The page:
Can individual countries put in place pre-marketing approval procedures for agricultural products?

Yes. The US, Canada and Argentina are not challenging the right of a Member to maintain pre-marketing approval procedures for agricultural products (indeed, all three Complainants have them). Nor are the complainants challenging the EC's underlying regulations. Rather, the claims are based on the EC's failure to implement those regulations and procedures in a WTO consistent manner, which has resulted in a violation of its WTO commitments.

What happens next?

Once the parties involved receive the interim report:

Both sides have one week to ask the panel for a review of the interim report.

The period of review must not exceed two weeks. During that time, the panel may hold additional meetings with the two sides.

A final report is submitted to the two sides and no longer than three weeks later, it is circulated to all WTO members. If the panel decides that the disputed trade measure does break a WTO agreement or an obligation, it recommends that the measure be made to conform with WTO rules. The panel may suggest how this could be done however these recommendations are non-binding and it will be up to the EU to decide how to apply these in practice in accordance with current EU regulations.

The report becomes the Dispute Settlement Body's ruling or recommendation within 60 days unless a consensus rejects it.

Can either side appeal the ruling?

Both sides of the dispute can appeal a panel's ruling. Appeals have to be based on points of law such as legal interpretation — they cannot re-examine existing evidence or examine new issues.

Each appeal is heard by three members of a permanent seven-member Appellate Body set up by the Dispute Settlement Body and broadly representing the range of WTO membership. Members of the Appellate Body have four-year terms. They have to be individuals with recognized standing in the field of law and international trade, not affiliated with any government.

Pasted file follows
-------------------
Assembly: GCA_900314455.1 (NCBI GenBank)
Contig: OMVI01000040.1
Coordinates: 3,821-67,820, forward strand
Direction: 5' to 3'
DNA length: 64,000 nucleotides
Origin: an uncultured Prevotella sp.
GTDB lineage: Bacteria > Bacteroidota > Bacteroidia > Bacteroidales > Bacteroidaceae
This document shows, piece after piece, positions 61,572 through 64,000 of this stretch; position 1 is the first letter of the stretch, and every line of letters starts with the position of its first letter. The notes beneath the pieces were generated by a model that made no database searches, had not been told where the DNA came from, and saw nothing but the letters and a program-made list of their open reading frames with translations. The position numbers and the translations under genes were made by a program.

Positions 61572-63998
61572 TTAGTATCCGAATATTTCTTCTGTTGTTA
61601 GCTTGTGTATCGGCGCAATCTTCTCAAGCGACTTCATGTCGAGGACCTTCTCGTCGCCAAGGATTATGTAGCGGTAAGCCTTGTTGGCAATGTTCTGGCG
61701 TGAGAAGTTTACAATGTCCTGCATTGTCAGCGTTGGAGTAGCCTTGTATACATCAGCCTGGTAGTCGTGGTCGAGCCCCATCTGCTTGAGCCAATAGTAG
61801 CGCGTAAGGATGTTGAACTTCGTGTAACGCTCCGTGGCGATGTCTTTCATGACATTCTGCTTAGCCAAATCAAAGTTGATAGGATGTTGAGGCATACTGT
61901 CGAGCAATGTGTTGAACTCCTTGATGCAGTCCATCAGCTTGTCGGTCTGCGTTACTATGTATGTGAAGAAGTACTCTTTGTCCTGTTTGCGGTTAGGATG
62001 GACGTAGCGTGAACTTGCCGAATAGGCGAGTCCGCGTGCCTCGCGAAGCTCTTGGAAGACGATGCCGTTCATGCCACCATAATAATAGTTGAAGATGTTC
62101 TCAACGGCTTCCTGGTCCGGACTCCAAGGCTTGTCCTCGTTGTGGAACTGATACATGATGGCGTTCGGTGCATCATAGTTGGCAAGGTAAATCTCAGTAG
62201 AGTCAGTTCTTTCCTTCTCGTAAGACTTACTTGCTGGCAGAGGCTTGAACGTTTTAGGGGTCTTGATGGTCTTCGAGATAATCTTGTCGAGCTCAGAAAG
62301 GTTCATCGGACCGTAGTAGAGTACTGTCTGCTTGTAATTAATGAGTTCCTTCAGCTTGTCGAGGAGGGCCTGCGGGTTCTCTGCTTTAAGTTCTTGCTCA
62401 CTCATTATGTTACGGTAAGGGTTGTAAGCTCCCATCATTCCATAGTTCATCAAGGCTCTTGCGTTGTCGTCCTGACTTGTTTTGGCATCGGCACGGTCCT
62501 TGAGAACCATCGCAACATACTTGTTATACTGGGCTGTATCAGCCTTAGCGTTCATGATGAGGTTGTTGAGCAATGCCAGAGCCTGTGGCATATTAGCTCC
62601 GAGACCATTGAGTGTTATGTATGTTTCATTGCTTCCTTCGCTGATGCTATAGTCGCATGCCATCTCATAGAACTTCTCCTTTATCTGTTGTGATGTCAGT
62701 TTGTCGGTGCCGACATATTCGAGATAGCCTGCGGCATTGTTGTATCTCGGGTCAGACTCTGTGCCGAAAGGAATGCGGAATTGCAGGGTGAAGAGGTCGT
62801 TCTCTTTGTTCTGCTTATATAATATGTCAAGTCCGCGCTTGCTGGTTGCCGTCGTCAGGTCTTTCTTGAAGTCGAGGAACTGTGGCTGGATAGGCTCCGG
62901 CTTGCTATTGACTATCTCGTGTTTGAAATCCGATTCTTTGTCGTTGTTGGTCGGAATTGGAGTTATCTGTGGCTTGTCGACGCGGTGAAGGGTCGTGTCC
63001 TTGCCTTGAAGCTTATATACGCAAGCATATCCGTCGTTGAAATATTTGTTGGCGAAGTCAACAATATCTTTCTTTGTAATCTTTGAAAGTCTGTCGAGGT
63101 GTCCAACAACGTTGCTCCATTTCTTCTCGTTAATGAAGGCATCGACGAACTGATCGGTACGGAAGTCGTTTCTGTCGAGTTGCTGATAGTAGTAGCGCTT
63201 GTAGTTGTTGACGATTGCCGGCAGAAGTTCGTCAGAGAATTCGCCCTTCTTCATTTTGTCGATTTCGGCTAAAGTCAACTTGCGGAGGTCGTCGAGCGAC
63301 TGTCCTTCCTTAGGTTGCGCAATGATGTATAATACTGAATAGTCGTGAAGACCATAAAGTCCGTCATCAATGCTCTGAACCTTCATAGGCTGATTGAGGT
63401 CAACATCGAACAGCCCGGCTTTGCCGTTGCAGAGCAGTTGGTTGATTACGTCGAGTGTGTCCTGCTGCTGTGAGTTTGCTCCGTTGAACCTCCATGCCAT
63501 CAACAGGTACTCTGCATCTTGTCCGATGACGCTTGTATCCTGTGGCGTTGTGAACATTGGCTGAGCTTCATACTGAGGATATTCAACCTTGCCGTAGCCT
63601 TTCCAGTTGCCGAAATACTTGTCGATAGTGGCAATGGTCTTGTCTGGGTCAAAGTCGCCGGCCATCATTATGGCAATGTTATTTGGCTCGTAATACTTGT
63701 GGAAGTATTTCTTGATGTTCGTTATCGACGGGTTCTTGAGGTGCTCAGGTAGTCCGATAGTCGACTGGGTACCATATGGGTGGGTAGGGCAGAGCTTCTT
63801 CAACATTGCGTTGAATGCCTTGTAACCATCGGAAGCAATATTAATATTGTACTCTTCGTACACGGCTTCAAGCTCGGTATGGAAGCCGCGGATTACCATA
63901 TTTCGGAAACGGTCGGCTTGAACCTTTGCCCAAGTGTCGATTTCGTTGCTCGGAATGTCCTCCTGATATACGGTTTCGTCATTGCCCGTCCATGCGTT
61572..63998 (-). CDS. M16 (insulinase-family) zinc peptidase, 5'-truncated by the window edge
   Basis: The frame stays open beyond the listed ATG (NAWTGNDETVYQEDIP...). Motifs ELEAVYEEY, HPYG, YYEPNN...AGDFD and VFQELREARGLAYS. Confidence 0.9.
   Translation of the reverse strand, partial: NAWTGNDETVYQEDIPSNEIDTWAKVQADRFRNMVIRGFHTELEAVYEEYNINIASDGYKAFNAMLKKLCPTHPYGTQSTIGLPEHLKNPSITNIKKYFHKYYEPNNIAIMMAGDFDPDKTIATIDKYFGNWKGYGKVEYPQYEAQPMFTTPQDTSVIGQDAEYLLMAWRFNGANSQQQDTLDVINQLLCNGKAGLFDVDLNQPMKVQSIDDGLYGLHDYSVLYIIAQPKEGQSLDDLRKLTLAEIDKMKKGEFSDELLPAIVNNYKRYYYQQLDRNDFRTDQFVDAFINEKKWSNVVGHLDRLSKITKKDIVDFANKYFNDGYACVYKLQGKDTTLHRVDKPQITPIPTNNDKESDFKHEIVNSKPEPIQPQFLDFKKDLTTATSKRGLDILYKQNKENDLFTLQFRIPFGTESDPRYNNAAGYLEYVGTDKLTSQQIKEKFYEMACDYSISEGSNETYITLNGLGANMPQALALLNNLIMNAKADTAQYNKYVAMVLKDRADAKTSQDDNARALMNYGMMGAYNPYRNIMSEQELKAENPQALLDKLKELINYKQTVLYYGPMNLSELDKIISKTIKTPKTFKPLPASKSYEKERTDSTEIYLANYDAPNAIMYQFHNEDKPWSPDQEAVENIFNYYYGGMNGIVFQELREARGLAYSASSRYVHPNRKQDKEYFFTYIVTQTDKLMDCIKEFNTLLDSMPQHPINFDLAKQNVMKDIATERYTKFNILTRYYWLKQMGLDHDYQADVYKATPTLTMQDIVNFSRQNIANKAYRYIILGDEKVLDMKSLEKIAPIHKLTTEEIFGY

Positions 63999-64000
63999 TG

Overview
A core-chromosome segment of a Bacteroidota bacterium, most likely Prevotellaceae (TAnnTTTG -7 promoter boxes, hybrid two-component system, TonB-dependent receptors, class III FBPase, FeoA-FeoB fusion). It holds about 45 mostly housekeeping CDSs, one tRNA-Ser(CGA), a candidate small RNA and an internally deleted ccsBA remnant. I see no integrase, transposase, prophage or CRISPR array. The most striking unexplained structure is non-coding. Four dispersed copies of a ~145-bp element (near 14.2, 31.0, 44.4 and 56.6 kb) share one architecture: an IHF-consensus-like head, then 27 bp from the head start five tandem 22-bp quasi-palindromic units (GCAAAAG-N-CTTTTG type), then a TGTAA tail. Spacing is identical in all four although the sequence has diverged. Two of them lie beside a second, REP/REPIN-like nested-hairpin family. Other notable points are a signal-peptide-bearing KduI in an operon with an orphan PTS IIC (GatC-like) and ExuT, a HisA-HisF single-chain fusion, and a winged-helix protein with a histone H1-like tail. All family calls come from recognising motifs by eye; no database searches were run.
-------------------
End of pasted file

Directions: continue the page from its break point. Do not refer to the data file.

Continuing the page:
The appeal can uphold, modify or reverse the panel's legal findings and conclusions. Normally appeals should not last more than 60 days, with an absolute maximum of 90 days.

The Dispute Settlement Body has to accept or reject the appeals report within 30 days — and rejection is only possible by consensus.

What happens if the appeal is rejected?

If the EU loses, it must follow the recommendations of the panel report or the appeals report. It must state its intention to do so at a Dispute Settlement Body meeting held within 30 days of the report's adoption. If complying with the recommendation immediately proves impractical, the EU will be given a "reasonable period of time" to do so. If it fails to act within this period, it will be subject to retaliation measures and will have to enter into negotiations with the US, Canada and Argentina in order to determine mutually-acceptable compensation — for instance, tariff reductions in areas of particular interest to the complaining side.

And if the appeal is accepted..?

If the EU's appeal is accepted by the WTO then the panel of the Dispute Settlement Body will be required to start a new procedure on the basis of these claims. Like this particular ruling, this could take several years….

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Full text

For further information, contact:

Simon Barber
Director Plant Biotech Unit
Tel: +32 2 735 03 13
Mob: +32 476 442 420
e-mail:s.barber@europabio.org

Alina Cornea
Communications Assistant
Tel: +32 2 739 1181
Mob: +32 473 660 558
Fax: +32 2 735 4960
e-mail: a.cornea@europabio.org

EuropaBio, Avenue de l'Armée 6, B-1040 Brussels, Belgium